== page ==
| by Alexandra Vilceanu
Is it really so easy? Have we found the magical switch that solves, at least at a biochemical level, our existential quest for well-being?
This conundrum is where we find Michel Houellebecq’s hero, Florent-Claude Labrouste, in his controversial contemporary novel, Serotonin.1 Let’s follow him through, as a character, leaving aside politics and other highly-debated sensitive topics:
The title almost wishes to boil the modern quest for happiness down to its conventional neurobiological value: serotonin.
This highly valued neurochemical hasn’t enjoyed this kind of recognition early in its discovery, and may still be far from being properly understood and appreciated. Interestingly enough, none of the scientists that first discovered it, and, through joint efforts, described it, actually found it in the brain. Vittorio Erspamer found it in the gut, while Irvin Page found it in the blood vessels. It was discovered rather as an accident while trying to find a cause for hypertension. An artifact that prevented scientists from adequately assessing other chemicals in the blood was what set the foundation for the field we today know as neurochemistry. Back when acetylcholine and norepinephrine were the only agreed-upon neurotransmitters, serotonin was the proof-of-concept that incentivized scientists to look for others thoroughly. 2
Labrouste finds himself in a circumstance we can understand, perhaps a bit too well: he has not found true meaning in life, but somewhat decayed into the opposite, both professionally and personally. Common distractions, artificial values created by modern society to give us a sense of achievement we long for, do not satisfy him anymore.
Are we the most advanced species to date, happy? How do we quantify this, and how do we compare and contrast to, say, past civilizations? One would expect that, with technology and health advancing at a faster pace than we can often comprehend, we’d automatically live longer, happier lives. The former is right — the latter, debatable.
Another popular contemporary writer and historian, Yuval Noah Harari, reflects upon happiness in the modern age.3 Although human progress in history is undeniable, it is not clear whether it necessarily meant more and more joy. We have constantly been adapting to our own revolutions (be it agricultural, industrial, informational), which brought us to the state of the modern man: having the intellect, the information and the means to do almost anything, and yet unsure how to employ them in order to fulfill his most basic desire for happiness. Lacking perspective of our actions as a species, caught between the promise and the costs of our advancements, we seem far from the promise of perpetual joy.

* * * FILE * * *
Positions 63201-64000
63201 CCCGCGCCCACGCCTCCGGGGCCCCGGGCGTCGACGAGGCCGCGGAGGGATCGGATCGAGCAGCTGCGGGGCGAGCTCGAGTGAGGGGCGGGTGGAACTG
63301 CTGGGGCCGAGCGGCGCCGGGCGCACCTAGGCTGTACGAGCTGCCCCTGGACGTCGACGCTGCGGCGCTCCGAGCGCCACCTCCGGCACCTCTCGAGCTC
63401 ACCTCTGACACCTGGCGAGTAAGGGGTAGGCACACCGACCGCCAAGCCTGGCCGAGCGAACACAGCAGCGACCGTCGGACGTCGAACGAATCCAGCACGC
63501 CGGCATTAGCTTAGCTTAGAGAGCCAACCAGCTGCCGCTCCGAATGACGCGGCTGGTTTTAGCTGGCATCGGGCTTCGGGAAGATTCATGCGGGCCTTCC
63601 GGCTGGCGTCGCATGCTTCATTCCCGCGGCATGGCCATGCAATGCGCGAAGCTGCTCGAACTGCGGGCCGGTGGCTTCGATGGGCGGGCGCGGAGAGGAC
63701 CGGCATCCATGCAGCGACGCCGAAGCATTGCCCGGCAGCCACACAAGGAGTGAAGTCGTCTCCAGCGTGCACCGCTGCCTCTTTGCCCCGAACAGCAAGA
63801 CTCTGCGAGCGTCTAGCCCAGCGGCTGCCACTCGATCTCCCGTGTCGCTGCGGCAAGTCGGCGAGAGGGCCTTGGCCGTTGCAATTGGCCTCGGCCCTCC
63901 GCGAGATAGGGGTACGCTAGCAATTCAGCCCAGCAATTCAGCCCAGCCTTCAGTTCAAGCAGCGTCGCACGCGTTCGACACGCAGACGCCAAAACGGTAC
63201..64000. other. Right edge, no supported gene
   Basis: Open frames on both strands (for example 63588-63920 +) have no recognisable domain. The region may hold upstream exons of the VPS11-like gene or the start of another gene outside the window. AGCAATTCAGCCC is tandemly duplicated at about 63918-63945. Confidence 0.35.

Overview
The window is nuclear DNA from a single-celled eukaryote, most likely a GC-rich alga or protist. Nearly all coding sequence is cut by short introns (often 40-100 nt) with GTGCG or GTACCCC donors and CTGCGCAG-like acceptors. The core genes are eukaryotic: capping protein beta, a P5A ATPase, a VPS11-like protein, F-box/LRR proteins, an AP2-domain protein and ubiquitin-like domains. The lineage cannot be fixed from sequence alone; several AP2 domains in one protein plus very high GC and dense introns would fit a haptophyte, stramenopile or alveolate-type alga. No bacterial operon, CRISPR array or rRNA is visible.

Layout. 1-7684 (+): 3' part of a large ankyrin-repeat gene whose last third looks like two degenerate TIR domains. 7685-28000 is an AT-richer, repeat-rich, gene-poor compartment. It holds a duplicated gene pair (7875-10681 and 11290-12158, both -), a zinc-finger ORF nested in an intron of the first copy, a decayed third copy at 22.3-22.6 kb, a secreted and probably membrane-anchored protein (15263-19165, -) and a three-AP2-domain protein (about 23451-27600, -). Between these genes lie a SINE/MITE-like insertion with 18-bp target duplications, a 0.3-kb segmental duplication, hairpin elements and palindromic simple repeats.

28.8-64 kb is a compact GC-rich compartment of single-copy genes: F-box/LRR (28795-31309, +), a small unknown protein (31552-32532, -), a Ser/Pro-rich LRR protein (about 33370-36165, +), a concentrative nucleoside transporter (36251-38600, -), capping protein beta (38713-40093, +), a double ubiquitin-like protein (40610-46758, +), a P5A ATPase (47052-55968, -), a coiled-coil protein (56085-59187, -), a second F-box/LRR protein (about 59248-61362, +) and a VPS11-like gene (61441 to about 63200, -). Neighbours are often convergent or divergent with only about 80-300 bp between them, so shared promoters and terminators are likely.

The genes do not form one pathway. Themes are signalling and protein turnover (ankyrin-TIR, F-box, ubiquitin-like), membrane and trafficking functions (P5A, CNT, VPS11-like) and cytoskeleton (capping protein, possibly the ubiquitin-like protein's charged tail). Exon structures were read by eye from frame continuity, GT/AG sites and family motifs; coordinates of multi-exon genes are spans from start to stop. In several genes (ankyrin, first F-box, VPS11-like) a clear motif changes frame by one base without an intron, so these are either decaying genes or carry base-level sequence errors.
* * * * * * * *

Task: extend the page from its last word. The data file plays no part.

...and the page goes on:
Labrouste has to keep himself medicated with antidepressants just to cope with day to day life, as he feels he is “dying of sadness.”
Serotonin’s role in mood regulation and depression has gained the popularity we witness today mostly due to its absence – that is, through depression, more specifically, a class of antidepressants called SSRI (Specific Serotonin Reuptake Inhibitors). Intensely marketed during the 1990s4 as an alternative to treat depression easily, with fewer side effects, they work by slightly altering synaptic transmission. Typically, serotonin is released from the pre-synaptic neuron, and it acts on the post-synaptic neuron. For the transmission to stop, serotonin is eliminated through several mechanisms, one of which is being caught back into the pre-synaptic neuron. SSRIs block this process, thus prolonging the effect of serotonin in the synapse. They are today the most widely used antidepressants.
As we gain more insight, we understand that the pathogenesis of depression does not start and end with serotonin. The neurogenic theory of depression, constantly debated since 2000, postulates that what is ultimately impaired during the course of this ailment is the generation of new neurons in the hippocampus and that antidepressants act by stimulating neurogenesis. Here, serotonin is not the result, but rather an intermediary step.5
Labrouste decides to leave this modern, unhappy life and return to Normandy, a place where he recalls being better, in love, happy. He fails to recapture that state.
In the novel, the government and other external factors are to blame for Labrouste’s inability to find his peace of mind. But is that the whole story?